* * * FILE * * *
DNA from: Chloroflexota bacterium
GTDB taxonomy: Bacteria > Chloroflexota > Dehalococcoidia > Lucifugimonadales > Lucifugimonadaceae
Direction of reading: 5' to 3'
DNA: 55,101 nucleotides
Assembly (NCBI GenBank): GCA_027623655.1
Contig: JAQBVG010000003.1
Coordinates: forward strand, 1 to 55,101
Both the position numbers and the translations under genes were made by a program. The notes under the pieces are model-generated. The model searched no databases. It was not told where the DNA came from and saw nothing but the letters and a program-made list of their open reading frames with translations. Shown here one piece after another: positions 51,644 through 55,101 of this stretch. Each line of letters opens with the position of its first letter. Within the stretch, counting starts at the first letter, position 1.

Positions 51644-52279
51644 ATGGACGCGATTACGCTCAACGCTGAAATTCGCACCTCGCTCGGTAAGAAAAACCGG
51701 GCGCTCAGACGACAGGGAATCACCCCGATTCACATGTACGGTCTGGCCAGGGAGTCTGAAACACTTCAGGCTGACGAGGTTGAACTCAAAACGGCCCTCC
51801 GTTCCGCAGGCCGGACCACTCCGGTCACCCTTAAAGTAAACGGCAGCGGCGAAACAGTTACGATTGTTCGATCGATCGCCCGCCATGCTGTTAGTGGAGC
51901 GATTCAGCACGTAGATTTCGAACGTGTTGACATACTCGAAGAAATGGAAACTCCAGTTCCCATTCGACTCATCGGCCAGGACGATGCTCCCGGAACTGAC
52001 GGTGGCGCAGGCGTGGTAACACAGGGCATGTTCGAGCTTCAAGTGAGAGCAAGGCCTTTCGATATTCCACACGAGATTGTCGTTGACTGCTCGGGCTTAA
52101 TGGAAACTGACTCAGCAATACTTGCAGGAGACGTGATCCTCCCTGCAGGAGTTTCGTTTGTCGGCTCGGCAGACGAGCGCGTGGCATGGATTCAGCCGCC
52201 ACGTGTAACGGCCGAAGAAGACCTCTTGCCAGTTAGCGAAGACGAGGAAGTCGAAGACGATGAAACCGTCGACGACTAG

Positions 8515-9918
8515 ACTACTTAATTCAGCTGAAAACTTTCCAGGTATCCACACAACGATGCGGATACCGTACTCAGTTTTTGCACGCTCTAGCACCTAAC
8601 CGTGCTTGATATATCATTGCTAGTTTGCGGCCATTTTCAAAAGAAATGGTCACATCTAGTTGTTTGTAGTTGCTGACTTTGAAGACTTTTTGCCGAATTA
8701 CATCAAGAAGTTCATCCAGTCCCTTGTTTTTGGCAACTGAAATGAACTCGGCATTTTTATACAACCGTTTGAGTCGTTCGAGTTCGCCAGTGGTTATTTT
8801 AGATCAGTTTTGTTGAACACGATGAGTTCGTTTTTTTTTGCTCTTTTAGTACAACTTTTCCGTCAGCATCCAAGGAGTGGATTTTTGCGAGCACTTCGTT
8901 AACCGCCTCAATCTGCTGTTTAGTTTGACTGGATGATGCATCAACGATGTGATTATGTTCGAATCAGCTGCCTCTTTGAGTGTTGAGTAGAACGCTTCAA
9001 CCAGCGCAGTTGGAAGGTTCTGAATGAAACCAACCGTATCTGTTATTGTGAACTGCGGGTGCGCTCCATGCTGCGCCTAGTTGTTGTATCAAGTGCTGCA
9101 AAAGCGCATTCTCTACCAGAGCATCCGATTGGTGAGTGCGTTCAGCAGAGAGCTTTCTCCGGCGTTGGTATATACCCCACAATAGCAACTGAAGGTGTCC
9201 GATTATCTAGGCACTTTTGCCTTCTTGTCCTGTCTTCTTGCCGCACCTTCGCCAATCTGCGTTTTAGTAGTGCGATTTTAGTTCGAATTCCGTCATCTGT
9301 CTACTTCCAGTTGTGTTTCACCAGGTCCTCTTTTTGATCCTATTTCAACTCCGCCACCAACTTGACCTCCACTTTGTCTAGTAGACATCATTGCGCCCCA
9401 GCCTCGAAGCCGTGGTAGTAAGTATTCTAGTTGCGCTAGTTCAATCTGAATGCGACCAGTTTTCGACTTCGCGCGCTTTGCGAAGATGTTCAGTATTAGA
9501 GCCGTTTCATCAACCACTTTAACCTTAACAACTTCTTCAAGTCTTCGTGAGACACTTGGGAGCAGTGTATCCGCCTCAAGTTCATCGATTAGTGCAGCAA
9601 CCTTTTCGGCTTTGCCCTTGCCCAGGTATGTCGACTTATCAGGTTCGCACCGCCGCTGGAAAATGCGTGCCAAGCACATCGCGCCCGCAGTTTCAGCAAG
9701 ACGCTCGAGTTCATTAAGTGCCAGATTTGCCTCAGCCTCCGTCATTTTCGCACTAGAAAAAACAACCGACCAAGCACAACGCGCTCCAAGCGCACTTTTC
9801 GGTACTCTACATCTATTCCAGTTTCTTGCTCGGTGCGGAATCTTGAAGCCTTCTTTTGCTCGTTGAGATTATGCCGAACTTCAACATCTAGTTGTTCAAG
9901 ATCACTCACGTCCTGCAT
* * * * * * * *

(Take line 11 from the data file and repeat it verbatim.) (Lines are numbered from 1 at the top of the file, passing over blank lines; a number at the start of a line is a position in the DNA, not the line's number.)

51701 GCGCTCAGACGACAGGGAATCACCCCGATTCACATGTACGGTCTGGCCAGGGAGTCTGAAACACTTCAGGCTGACGAGGTTGAACTCAAAACGGCCCTCC